Since the time Edward Snowden leaked classified information, the focus has been on how governments across the world use surveillance to keep tap on digital activities. Lately, I have been reading about it, and have come to the conclusion there is now way around it, but precautions can be taken if one is worried about his/her digital privacy.
Encryption in software/hardware largely boils down to the developers, if they wish, they can strongly encrypt the communication/data. For example, WhatsApp has partnered with Open Whisper Systems to provide end-to-end encryption.
There is a very good reason to trust this partnership as TextSecure, the technology which WhatsApp uses to encrypt messages, is open, and it allows anyone to go through the code to understand what exactly has been implemented, and whether that matches up to the expectation of tech community at large.
On the other hand, if you seen encryption tool like BitLocker provided by Microsoft to premium Windows version for free, isn’t open. That sends out a strong message of whether to really rely on such software when encrypting the laptop or desktop running Windows. Ubuntu does somewhat better job at this, but Apple again has this close system FileVault, which again raises concern.
If you are really worried about privacy, and want to make sure that the system you are using is secured, then you may want to consider following, which I have summarized after reading few blogs at The Intercept:
If you follow above three suggestions, then you can securely encrypt your hardware device you use to send out the messages/data or to do the voice communication. In turn, 99% of your daily activity will be encrypted.
These are just few suggestions that I have tried to summarize, at the end when using any tech products to communicate or to store your data, it all boils down to the trust factor between the service provider, and the seeker. In this digital world, having basic encryption understanding is surely handy.
Within a year or two, market will be flooded with smartphones that will come equipped with Android forked OS. Since 2008, we have seen that App Stores play an important role in providing OTT services, and for Android, Google Play Store is the best way to reach out to your customers.
Now, when aggressive players like Cyanogen and OnePlus are going all about developing there own platform, and want to get out of Google’s umbrella, then it surely means they will also be opting out of Google Play Store, as no one want to lose out on the profits.
Few solutions for new Android App Store:
Both Cyanogen and OnePlus might want to set up there own app store, but I don’t think this sounds like a good idea. As it takes time and infrastructure to attract developers. Samsung did try this option, but it has failed to excite developers. Also, since the base OS is same, it also doesn’t make sense to have another app store besides Google Play store.
An Open App Alliance:
This can be done, if all companies come together to form an open app store, that works not only on Cyanogen and Oxygen OS, but also on traditional Android OS. This also offers an excellent platform for other OEMs too, who are always looking to bite Google’s revenue from app store. If successful, this can be profitable and can pinch Google a lot, and will also attract future OEMs. [..]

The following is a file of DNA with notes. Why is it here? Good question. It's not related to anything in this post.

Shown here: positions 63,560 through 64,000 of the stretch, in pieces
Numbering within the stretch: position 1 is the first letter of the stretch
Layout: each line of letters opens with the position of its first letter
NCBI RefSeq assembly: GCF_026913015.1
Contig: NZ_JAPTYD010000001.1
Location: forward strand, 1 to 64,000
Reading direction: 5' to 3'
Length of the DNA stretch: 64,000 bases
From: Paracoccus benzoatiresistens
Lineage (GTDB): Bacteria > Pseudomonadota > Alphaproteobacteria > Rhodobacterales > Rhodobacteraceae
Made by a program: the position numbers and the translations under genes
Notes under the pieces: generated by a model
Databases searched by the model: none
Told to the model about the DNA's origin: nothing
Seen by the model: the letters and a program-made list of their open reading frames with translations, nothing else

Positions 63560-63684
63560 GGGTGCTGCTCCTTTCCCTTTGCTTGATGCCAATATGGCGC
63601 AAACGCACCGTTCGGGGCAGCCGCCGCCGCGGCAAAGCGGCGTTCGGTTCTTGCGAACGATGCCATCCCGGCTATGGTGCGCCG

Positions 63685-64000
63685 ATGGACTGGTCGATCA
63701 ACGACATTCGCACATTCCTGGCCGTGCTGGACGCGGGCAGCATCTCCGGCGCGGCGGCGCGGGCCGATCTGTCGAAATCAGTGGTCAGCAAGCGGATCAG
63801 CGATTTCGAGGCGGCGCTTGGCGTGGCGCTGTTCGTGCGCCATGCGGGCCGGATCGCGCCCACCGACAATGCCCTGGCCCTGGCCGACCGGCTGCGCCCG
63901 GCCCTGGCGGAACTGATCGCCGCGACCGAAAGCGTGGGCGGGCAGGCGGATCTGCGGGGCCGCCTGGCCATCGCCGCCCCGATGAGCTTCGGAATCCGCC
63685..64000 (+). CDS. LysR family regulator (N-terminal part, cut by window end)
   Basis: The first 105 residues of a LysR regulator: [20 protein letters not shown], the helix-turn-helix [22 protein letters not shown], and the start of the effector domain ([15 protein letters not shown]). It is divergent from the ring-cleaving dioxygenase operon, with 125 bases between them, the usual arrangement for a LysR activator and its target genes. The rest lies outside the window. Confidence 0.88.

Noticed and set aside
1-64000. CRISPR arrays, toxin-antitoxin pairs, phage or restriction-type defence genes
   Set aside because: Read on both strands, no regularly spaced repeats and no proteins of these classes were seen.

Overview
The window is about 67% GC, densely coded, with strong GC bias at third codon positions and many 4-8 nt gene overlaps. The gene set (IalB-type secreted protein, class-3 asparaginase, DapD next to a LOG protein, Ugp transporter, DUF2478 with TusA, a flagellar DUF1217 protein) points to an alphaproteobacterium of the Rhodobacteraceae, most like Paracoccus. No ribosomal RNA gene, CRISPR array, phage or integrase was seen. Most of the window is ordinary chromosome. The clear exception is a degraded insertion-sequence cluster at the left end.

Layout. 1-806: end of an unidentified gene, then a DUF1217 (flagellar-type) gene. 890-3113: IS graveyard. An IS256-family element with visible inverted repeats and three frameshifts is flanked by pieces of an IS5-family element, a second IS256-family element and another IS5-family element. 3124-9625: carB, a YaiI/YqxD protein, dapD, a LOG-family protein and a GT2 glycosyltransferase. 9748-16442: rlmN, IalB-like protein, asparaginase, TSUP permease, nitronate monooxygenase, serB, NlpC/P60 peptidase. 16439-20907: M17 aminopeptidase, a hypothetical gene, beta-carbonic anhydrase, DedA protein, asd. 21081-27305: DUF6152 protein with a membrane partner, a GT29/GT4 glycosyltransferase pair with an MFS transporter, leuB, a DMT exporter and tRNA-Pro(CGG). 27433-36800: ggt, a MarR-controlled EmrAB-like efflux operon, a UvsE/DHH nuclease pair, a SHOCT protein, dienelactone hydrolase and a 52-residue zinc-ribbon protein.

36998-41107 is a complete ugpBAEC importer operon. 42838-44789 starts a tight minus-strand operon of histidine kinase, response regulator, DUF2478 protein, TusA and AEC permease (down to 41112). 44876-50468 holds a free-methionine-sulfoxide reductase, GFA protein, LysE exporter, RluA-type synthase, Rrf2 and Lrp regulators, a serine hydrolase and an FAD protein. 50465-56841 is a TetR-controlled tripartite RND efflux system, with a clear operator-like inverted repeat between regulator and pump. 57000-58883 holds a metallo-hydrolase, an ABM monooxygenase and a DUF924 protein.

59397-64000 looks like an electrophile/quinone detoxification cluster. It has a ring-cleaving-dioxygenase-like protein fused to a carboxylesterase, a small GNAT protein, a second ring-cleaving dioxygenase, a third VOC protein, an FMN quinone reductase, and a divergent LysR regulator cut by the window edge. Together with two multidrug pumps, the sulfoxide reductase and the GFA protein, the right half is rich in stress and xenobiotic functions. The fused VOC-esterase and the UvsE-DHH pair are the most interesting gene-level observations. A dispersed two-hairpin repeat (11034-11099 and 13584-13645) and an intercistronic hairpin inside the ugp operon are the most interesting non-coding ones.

Aadhaar under UIDAI provides unique identification for each resident across India. As per the dashboard, more than 80 Crore Aadhaar has been issued till date. The important question now is, how India can make use of this large database to solve social issues other than just catering to Government’s (GoI) welfare schemes, its primary target.
My take is that it can be perfectly used as National Electronic Health Record (NEHR). If GoI can come up with an interface (with API support) using which the health care provider or the doctors can punch in the Aadhaar ID and then submit all the health treatments done on a particular patient, then he/she will has access to all health records anytime anywhere.
GoI recently launched the beta version of DigitalLocker, which can be easily used to integrate this service. Govt. of Maharashtra has already taken the lead by launching state version of this system called Maha DigitalLocker. There will be questions of privacy, security etc, but all can be technically resolved, as the implementation gets going. [..]
At last Government of India (GoI) came up with a policy (PDF Link) that mandates all Government organizations to make use of Open Source Software (OSS) to implement e-Governance projects. The policy looks great on paper, however we need more than just policy/policies, and here are few things I would like to suggest:
Make Your System Open First:
Apart from making use of OSS, GoI should first open the systems that were developed internally. GitHub for Government is the best way to share that piece of software GoI developed to create paperless workflow, even Google agrees on this. Few example projects that can be open sourced are: [..]
Many of the forked Android OS are fully dependent on when Google releases next Android version and then integrating new features into custom OS takes time, and with Google pushing new releases every 6th month, it becomes a process of catching up.
OnePlus came out with first commercial smartphone loaded with CyanogenMod OS, and the kind of response they got was unimaginable. This I felt helped CyanogenMod more than anyone else in pursuing the idea of pulling away from Android OS main line development. Thus was born a company called CYANOGEN that started taking it’s own Android OS called CYANOGEN OS more seriously and also on to other non-OnePlus smartphones. Though CYANOGEN OS came into market with OnePlus, I see its real existence only after the success of OnePlus One. [..]